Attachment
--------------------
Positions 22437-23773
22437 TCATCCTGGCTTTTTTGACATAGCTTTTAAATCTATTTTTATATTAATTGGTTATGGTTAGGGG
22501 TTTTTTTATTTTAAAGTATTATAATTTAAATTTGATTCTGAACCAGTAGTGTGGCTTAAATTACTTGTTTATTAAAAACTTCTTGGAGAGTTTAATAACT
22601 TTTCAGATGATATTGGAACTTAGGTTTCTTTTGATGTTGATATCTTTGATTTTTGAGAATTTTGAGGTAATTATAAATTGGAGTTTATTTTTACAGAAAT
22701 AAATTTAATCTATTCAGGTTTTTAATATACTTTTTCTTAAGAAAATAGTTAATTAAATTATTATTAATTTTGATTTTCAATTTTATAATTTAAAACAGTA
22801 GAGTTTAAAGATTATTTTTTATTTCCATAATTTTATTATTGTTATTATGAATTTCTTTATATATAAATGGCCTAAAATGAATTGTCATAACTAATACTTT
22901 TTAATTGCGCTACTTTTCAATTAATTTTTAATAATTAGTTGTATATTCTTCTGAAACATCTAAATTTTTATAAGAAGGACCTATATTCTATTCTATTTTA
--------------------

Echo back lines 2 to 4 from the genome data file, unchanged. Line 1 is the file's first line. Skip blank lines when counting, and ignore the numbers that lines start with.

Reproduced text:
22437 TCATCCTGGCTTTTTTGACATAGCTTTTAAATCTATTTTTATATTAATTGGTTATGGTTAGGGG
22501 TTTTTTTATTTTAAAGTATTATAATTTAAATTTGATTCTGAACCAGTAGTGTGGCTTAAATTACTTGTTTATTAAAAACTTCTTGGAGAGTTTAATAACT
22601 TTTCAGATGATATTGGAACTTAGGTTTCTTTTGATGTTGATATCTTTGATTTTTGAGAATTTTGAGGTAATTATAAATTGGAGTTTATTTTTACAGAAAT